Los Cabos - The scene at the just-concluded Group of 20
summit held in this seaside resort would have been unthinkable a decade ago:
hundreds of dignitaries gathered in opulent Mexican hotels and convention halls
to hammer out an economic bailout for Europe.
Meanwhile, the leaders of Brazil and China kicked in tens of
billions of dollars to the International Monetary Fund (IMF) to rescue
downtrodden Spain and Greece.
Although the gathering didn't produce a solution for the
ailing eurozone, it did outline the globe's new balance of power. Developing
countries projected optimism and wealth over the summit's two days, while
European and US leaders struggled just to stay solvent.
A lot has clearly changed since the 1990s, when Asian and
Latin American economies were slogging through recessions while
Washington-based power brokers ordered up the very kind of austerity-minded
prescriptions now sparking street protests in Europe.
Even during recent economic crises in the US and Europe,
China has been posting annual growth rates topping 8%.
Countries with booming Chinese trade, such as Argentina and
Ethiopia, have similarly seen their economies thrive. China's economy surpassed
Japan's over the past year to become the world's second biggest; Brazil's
overtook the UK's to take sixth place.
"It is a different picture and reflects the fact that
(developing) economies are not only the largest and fastest growing economies
but are among the biggest economies in the world," said Uri Dadush,
director of the international economics programme at the Carnegie Endowment for
"Clearly, neither the Americans nor the Europeans are
in any position to tell the biggest economies what to do."
Mexican President Felipe Calderon cut to the point while
speaking to reporters on Tuesday afternoon as he noted developing world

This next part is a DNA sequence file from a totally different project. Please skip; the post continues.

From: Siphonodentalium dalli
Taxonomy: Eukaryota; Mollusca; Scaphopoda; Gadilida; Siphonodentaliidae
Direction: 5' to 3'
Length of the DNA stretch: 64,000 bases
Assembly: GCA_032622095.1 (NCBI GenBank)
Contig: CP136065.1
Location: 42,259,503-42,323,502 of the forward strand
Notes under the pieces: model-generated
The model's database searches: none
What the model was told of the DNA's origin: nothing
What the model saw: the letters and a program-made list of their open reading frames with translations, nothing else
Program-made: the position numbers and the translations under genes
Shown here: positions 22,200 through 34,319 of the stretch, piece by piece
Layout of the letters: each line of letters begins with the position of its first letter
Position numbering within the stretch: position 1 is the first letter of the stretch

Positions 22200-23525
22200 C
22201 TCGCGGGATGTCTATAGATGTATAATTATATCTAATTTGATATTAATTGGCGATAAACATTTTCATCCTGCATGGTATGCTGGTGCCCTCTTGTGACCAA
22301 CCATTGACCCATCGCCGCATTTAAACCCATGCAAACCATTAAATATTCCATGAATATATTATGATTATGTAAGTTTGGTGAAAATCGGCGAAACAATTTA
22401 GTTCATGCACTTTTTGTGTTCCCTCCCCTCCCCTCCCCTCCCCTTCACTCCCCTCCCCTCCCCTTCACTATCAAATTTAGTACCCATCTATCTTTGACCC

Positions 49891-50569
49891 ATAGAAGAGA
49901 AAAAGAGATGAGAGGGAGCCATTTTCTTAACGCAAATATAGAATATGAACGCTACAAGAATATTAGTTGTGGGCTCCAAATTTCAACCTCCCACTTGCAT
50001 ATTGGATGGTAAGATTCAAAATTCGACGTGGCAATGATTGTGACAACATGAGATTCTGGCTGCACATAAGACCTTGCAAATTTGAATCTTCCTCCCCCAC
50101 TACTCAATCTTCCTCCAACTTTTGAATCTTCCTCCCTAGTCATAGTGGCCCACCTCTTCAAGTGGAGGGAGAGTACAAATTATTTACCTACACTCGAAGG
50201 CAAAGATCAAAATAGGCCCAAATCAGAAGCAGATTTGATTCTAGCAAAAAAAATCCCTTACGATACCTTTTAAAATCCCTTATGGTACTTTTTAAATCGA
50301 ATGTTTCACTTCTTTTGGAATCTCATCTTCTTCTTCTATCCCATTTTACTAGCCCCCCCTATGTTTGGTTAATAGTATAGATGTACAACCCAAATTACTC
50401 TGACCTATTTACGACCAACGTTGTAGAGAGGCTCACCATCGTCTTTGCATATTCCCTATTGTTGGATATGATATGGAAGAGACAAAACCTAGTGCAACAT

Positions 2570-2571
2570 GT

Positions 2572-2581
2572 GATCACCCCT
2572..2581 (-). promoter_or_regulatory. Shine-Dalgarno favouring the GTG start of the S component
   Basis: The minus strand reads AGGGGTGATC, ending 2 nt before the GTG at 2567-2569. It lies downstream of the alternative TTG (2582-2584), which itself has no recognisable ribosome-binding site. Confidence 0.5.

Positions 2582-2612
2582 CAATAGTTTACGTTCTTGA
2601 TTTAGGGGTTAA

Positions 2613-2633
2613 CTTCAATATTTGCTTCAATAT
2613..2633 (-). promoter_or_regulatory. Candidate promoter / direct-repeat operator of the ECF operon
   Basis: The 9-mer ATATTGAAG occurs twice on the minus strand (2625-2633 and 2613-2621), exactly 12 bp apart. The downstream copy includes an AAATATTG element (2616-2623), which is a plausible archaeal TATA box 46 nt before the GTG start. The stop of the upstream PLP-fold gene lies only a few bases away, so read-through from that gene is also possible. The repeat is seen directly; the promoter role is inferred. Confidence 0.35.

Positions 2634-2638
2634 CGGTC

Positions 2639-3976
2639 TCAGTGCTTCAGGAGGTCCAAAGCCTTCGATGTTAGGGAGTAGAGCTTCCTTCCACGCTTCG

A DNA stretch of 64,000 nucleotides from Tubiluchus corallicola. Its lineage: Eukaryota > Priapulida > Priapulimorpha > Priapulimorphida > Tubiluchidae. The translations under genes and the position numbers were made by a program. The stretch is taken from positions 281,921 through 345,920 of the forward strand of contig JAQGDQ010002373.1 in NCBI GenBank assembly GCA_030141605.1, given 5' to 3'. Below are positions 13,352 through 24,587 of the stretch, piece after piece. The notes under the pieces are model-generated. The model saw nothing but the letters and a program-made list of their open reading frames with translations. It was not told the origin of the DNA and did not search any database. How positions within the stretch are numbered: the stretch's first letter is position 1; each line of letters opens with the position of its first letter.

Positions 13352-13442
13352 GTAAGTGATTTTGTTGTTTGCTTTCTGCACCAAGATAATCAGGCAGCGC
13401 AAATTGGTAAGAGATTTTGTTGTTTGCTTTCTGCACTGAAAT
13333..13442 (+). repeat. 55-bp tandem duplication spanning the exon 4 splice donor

contributions to the IMF for a possible European bailout.
Although the countries still have lower standards of living,
their economies are growing and many have amassed large foreign reserves.
China had pledged $43bn to the fund, while India, Mexico,
Brazil and Russia each chipped in $10bn.
The United States, Calderon drily noted, was not giving a
single penny, due to "serious restrictions of a legal and political
In other words, coughing up billions to save Europe was
impossible for deadlocked US politicians, especially in an election year and as
the country struggled with its own budget deficits, economic analysts said.
University of Maryland economist Phillip Swagel, a former
treasury department official in the George W Bush administration, said
developing countries' new economic power was already translating into growing
In fact, the Brics countries representing Brazil, Russia,
India, China and South Africa were the ones making demands on Europe during the
summit, saying they should be given a bigger role in the governance of the IMF
if they were going to send billions to the fund.
Europeans have traditionally led the organisation since its
founding nearly seven decades ago.
"With their resources comes a greater say," Swagel
said. "It's a big change. We were once telling Asian counties what to
The power shift was clear in the air-conditioned hallways
and balmy outdoor lounges of the G20 where dignitaries and reporters mingled.
News crews from Ethiopia and China filled press conferences,
while Brazilian and Russian leaders drew the most attention.
heads of state stepped before TV cameras to thank China for helping out while
promising that their countries would do better.
Heloisa Castro, a Washington-based reporter for the
Brazilian network Record TV, said Brazilians were energised by their new
prominence, after so many decades of suffering dreadful busts and booms.
Still, she said, they had no right to preach solutions to
Europe, a point President Dilma Rousseff made to an international gaggle of
reporters on Tuesday.
Preventing European and US turmoil from dragging down Brazil
was the order of the day, Castro said, as economic growth in some developing
countries has slowed sharply this year.
"I think it's very curious that now, we who have been
through all these IMF adjustment programmes in the past with their draconian
conditions, we now are seeing European countries go through the same
thing," Castro said.
"But if the economies in Europe and the US go down, we
all suffer. We can't only live with the Brics countries."